The upsurge in labour protest at China’s state-owned mines and steel plants reminds many of the tumultuous protest wave in the late 1990s/early 2000s during state-sector marketisation: in both cases, workers’ demands are centred on wages/severance/other forms of compensation related to layoff/unemployment/factory selloff or closure.
Is what we are seeing likely to be a repeat?
Here are a few things to consider.
In terms of the scale of the layoff, whereas in the late 1990s the Chinese state targeted SOEs across the board, the current layoff mostly affects two sectors: steel and coal mine. There is no evidence that the national government is interested in a radical overhaul of the state-sector like it did in the late 1990s under the then Premier Zhu Rongji.
The projected layoff ranges from 1.8 million (10% steel labour force and 20% of coal miners) to 5-6 million – a devastating figure – but pale in comparison to the 40-60 million last time; in fact, the entire state-sector (excluding public sector such as schools and hospitals) employs less than 40 million workers.
Will the layoff spread to other sectors? It is possible if China’s economy sharply deteriorates. But over the last decade and half, Chinese SOEs – thanks to state subsidies, access to state-bank credits, industrial protection and a considerable intensification of labour– are in a better position than two decades ago to absorb shocks and losses.
Moreover, the Party-state has learned its lessons: it has preemptively allocated $15 billion to resettle laid-off workers, although conflicts at the factory level are unavoidable.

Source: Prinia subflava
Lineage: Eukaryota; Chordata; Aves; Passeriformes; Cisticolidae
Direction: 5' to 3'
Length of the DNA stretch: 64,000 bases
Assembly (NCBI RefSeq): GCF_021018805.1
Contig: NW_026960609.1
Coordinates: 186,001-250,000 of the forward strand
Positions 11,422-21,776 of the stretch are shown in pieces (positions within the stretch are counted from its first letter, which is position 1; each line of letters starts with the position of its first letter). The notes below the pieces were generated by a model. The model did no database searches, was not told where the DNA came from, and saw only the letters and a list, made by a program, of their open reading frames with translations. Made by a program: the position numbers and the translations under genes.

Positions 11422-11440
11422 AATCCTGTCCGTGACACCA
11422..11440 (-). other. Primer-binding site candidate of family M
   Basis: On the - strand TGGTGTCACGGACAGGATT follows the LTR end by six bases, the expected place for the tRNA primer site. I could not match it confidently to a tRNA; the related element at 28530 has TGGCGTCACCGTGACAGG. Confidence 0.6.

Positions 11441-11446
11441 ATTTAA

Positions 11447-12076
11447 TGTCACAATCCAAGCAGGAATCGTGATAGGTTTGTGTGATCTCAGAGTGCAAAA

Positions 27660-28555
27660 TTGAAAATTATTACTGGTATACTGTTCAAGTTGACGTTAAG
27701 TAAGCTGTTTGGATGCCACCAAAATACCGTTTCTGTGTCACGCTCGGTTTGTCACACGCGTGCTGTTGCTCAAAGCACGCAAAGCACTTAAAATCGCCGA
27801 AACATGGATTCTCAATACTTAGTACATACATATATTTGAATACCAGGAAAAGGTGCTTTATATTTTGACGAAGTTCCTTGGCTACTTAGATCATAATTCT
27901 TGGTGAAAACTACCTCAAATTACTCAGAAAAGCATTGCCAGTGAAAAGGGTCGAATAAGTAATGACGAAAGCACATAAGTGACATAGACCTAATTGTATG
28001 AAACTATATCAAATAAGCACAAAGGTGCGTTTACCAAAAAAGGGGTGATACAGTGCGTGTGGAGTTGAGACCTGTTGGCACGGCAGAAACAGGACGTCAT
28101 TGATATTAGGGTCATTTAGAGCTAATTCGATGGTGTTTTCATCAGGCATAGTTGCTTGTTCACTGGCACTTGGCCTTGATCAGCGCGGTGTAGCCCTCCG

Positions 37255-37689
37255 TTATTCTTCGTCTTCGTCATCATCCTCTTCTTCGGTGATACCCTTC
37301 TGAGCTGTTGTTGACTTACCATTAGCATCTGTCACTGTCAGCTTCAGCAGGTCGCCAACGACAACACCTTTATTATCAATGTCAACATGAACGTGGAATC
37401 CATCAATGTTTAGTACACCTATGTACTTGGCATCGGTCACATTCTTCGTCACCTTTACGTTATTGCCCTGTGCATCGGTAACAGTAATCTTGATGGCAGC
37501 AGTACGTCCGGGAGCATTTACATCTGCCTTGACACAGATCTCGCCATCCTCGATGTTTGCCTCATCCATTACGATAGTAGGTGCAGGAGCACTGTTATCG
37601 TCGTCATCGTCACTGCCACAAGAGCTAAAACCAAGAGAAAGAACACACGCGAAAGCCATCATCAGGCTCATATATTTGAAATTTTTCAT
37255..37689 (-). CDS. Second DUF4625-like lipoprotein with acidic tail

The state-workers protests are happening at a particularly fraught time when tens of thousands of export-sector workers are also mobilising – a factor that was present in the late 1990s but on a much smaller scale than today.
But the geography of the state-sector protests may not overlap much with that of the export-sector, as coal mines and steel plants tend to be concentrated in inland and northern/northeastern China instead of the southern coast.
What about the state-workers? Who are they, and how do they differ from the Maoist state-workers? The generations who had any memory of Maoism and who witnessed the 1990s’ layoff have been largely replaced by a younger labour force who show more resemblance to their private-sector cousins than to their predecessors.
Is the eroding Maoist ideology/symbols/slogans over the last four decades – a pivotal part of protest repertoire for state-workers last time – a hindrance to their organising, or perhaps a liberation for state-workers to begin identifying with their counterparts in non-state sectors, thereby bridging the state-private sector labour divide?
Overcoming the division and moving toward a more unified movement are both difficult and highly risky – the Party-state has every reason to keep the labour movement fragmented.